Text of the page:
Slain Briton suspected of spying on China

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BEIJING -- China's external intelligence agency, the Ministry of State Security, suspected a British businessman of being a spy before his murder last year at the hands of a senior politician's wife, according to people with close ties to Chinese state security.

The murder is still widely seen as stemming from a financial dispute between the businessman, Neil Heywood, and Gu Kailai, whose husband, Bo Xilai, was dismissed from the Politburo as the affair erupted into one of the biggest scandals to affect China's political leadership in decades. But the intelligence links add another enticing subplot to Heywood's death.

On Tuesday, The Wall Street Journal reported that Heywood had regular meetings with an operative of the British intelligence agency MI6. The newspaper said he was an unpaid informant, providing information on the Bo family's private affairs.

The British government declined to comment on The Journal's report, with a spokesman referring reporters to a statement made earlier this year that Heywood was not a government employee "in any capacity."

The Ministry of State Security had suspected Heywood of being a British spy, the people close to the ministry said, although they did not confirm that he had worked informally for MI6.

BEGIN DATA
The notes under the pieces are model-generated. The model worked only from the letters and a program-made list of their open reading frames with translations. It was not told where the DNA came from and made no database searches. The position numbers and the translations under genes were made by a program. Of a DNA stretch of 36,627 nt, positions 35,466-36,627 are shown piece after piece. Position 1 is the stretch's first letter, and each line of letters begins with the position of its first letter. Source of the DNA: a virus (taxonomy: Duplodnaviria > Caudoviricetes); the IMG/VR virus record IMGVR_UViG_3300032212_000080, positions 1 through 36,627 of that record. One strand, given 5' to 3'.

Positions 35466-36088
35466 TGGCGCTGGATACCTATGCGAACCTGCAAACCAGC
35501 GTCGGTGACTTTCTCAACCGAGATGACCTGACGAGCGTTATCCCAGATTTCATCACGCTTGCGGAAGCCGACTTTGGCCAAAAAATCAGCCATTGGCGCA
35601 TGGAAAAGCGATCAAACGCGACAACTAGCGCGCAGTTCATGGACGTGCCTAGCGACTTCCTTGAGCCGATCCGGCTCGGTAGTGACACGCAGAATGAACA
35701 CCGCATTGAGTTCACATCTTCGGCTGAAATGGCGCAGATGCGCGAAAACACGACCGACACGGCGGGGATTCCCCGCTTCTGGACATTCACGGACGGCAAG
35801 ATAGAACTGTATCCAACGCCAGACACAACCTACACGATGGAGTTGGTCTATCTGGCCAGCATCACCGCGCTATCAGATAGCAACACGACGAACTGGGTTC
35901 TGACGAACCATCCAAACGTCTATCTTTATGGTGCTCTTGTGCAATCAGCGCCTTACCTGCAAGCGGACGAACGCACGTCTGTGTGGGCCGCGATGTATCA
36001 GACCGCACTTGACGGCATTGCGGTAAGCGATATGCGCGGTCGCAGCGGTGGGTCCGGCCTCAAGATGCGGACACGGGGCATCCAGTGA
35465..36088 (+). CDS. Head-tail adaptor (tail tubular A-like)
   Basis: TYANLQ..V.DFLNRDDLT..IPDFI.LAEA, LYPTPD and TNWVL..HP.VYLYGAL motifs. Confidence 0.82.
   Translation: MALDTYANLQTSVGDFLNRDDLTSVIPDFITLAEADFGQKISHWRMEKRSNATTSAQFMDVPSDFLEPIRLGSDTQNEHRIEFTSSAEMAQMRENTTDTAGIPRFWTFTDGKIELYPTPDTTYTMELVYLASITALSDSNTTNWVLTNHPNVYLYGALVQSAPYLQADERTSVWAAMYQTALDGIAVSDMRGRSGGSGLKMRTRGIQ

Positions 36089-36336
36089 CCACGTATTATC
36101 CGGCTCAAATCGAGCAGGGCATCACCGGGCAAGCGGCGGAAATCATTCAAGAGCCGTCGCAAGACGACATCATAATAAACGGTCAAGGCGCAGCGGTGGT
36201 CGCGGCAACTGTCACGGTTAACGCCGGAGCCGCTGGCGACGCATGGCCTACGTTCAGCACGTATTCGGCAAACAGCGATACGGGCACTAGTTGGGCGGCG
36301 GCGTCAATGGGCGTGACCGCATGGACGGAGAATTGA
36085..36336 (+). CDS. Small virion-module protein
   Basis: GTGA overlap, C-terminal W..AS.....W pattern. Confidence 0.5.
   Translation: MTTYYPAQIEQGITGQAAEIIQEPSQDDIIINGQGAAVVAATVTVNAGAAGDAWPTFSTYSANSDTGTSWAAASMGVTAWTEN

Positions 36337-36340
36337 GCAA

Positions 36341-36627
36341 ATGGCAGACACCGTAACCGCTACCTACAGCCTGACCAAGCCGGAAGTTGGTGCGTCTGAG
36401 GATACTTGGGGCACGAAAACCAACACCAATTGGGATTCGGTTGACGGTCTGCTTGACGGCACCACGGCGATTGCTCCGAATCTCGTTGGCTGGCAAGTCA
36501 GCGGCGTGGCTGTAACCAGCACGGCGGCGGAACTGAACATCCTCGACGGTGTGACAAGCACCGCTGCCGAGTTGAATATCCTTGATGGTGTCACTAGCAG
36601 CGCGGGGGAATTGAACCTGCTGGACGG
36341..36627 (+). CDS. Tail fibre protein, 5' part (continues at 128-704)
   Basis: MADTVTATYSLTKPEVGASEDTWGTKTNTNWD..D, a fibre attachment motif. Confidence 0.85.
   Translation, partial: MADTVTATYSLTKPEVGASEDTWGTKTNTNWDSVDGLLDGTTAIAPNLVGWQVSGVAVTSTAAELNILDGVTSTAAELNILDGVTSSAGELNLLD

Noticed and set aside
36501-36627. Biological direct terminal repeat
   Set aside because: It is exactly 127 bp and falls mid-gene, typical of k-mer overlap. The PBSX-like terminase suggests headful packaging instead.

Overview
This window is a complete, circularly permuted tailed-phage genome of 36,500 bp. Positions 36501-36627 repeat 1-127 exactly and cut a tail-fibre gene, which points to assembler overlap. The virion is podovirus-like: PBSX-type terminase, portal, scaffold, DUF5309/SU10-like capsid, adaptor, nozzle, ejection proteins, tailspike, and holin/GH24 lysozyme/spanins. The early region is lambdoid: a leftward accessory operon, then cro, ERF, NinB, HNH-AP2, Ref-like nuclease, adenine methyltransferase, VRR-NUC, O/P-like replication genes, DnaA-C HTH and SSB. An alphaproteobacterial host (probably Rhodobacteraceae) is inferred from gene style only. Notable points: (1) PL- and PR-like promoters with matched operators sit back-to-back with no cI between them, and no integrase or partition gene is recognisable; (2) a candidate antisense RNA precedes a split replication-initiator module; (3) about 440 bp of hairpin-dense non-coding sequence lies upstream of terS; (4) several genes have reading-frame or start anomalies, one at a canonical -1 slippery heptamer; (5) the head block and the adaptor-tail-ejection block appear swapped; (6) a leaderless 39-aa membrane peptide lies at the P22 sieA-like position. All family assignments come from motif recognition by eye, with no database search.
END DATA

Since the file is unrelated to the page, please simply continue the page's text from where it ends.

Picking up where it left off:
A scholar with high-level ties to Mr. Bo and the ministry said Mr. Bo had known of the ministry's official suspicions before Heywood's death, as had other leaders. Separately, a political analyst with high-level party ties said Heywood was on the ministry's watch list, possibly for years, as a result of his relationship with the Bo family. "When a minister-level cadre has such relations with a foreigner, they'll definitely be watched," the analyst said.

The suspicions may help explain growing paranoia in the entourage of Mr. Bo's wife. Heywood had business ties with Ms. Gu and had helped the couple's son apply to British schools. Toward the end, however, their relationship chilled. Heywood told friends that someone in Bo Xilai's inner circle had grown suspicious of his ties with Mr. Bo, and Ms. Gu insisted that her friends swear loyalty to her.

It is unclear, however, whether Ms. Gu suspected Heywood of spying on her family. Ms. Gu's lawyer said his client never mentioned to him that she thought Heywood was a spy.

Adding to questions about the importance of espionage in the case, friends said Heywood had become estranged from the powerful family in the year before his death in November 2011. He also openly cultivated the image of an inside operator, driving around Beijing in a sports car with "007" license plates.

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